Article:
CAPE CANAVERAL, Fla. — After the successful first launch of the Falcon Heavy megarocket yesterday (Feb. 6), which is propelling a Tesla electric car out into the solar system, SpaceX CEO Elon Musk still seemed surprised that the mission had succeeded.
"I had this image of a giant explosion on the pad, with a wheel bouncing down the road and the Tesla logo landing somewhere with a thud," Musk told reporters here at Kennedy Space Center after the launch. "But fortunately, that's not what happened."
Instead, the launch went off almost without a hitch — the rocket's second stage made it into orbit, and the Falcon 9 first stages that served as the rocket's two side boosters detached and returned to land on Earth. [Out-of-This-World Photos from Falcon Heavy's Historic Debut Flight]
Only the center "core" booster failed to land on its intended drone ship: "Apparently it hit the water at 300 miles an hour and took out two of the engines on the drone ship," Musk said. "That sounds like some pretty fun footage, so if the cameras didn't get blown up as well, then we'll put that out for a blooper reel."
Musk arrived at the news conference late after visiting the two boosters that landed nearly simultaneously shortly after the launch. Although the side boosters aren't set to fly again, both were in good flying condition, he said — luckily for SpaceX, as the boosters had new, "super expensive and awesome" titanium grid fins to help guide their flight.
After the launch, SpaceX surprised viewers with a livestreamed view from the red Tesla, showing the vibrant sphere of Earth passing by as the car (and the rest of the payload) rotated through space.
"I think it looks so ridiculous and impossible," Musk said. "You can tell it's real because it looks so fake, honestly. We'd have way better CGI if it was fake. The colors all look kind of weird in space. There's no atmospheric occlusion; everything's too crisp."
He noted that SpaceX hadn't tested the car's materials for survival in space, although the mannequin riding in the driver's seat is wearing a working spacesuit designed by the company. The car's dashboard also hosts a miniature car with its own even tinier rider.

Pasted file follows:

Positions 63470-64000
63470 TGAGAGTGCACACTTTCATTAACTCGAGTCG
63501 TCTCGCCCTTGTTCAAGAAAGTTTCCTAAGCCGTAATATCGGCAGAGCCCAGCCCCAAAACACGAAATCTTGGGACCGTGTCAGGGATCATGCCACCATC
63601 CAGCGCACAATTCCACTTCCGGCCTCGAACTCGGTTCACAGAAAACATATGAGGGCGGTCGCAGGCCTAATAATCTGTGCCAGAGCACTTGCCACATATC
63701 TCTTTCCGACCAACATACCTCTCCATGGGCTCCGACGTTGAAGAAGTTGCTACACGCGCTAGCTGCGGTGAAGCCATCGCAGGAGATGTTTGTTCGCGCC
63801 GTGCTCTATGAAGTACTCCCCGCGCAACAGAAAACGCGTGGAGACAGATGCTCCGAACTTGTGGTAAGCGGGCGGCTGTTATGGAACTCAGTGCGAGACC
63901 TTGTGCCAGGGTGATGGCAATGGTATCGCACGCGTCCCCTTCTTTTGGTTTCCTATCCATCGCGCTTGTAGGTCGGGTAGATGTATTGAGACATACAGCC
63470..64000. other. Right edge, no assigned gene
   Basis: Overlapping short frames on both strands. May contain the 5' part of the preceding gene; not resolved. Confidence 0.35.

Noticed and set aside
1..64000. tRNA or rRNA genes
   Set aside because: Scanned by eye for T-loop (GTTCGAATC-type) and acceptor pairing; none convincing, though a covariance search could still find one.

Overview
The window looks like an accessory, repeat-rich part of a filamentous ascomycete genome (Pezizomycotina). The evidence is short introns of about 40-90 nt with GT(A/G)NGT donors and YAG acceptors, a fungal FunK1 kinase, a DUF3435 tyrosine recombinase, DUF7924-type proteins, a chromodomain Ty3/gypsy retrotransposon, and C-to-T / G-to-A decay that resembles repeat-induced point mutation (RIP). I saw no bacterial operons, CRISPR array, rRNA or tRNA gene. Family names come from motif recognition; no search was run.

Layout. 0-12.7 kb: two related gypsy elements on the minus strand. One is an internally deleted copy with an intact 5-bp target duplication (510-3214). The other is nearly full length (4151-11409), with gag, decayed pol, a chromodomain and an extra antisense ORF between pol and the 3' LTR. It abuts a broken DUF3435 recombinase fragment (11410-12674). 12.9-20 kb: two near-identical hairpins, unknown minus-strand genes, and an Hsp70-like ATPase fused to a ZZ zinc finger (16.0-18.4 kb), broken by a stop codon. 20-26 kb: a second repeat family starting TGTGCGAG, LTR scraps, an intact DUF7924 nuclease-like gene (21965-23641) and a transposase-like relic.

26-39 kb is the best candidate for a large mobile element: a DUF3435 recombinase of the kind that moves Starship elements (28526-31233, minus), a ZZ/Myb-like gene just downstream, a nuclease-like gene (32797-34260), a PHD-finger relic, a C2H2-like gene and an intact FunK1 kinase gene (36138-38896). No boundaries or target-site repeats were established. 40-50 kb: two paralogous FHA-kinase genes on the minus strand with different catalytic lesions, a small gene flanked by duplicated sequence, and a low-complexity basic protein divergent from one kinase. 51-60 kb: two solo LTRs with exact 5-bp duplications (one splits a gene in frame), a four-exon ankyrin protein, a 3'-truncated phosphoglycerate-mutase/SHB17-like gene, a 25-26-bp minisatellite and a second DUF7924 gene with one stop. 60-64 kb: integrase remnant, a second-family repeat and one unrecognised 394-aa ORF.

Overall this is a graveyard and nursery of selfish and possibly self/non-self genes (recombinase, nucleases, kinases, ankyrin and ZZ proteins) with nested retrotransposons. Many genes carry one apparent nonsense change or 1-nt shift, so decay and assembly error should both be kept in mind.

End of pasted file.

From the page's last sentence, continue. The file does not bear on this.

"It's just literally a normal car in space — I kind of like the absurdity of that," Musk said. "It's kind of silly and fun, but I think that silly, fun things are important … I think the imagery of it is something that's going to get people excited around the world, and it's still tripping me out. I'm tripping balls here."
SpaceX doesn't have any plan for the electric car once it's set on its elongated orbit around the sun, Musk said.
"After that it's just going to be out there in space for maybe millions or billions of years," he added. "Maybe discovered by some future alien race thinking 'What the heck? What were these guys doing? Did they worship this car? Why do they have a little car in the car? And that'll really confuse them."
Musk said SpaceX was almost done with the development of the Falcon 9 and Falcon Heavy, and would soon turn its focus to the upcoming rocket currently nicknamed BFR. (The company's Dragon spacecraft, which currently carries cargo to the International Space Station and may soon carry crewmembers, is nearing its last version as well, Musk said.) Although the Falcon Heavy could do that as well, and is capable of launching things directly to Pluto and beyond, the BFR is designed to work more efficiently for interplanetary travel.
But at least at the news conference, Musk held off on BFR discussion to celebrate the successful first launch of a vehicle with more than twice as much payload capacity of any other existing rocket — the most powerful working rocket in the world, which took SpaceX four more years of development than initially anticipated.
"Crazy things can come true," Musk said. "I didn't really think this would work — when I see the rocket lift up, I see a thousand things that could not work, and it's amazing when they do."
"I've seen rockets blow up so many different ways, so it's a big relief for when it actually works," he added.
Get the Space.com Newsletter
Breaking space news, the latest updates on rocket launches, skywatching events and more!
Sarah Lewin started writing for Space.com in June of 2015 as a Staff Writer and became Associate Editor in 2019 . Her work has been featured by Scientific American, IEEE Spectrum, Quanta Magazine, Wired, The Scientist, Science Friday and WGBH's Inside NOVA. Sarah has an MA from NYU's Science, Health and Environmental Reporting Program and an AB in mathematics from Brown University. When not writing, reading or thinking about space, Sarah enjoys musical theatre and mathematical papercraft. She is currently Assistant News Editor at Scientific American. You can follow her on Twitter @SarahExplains.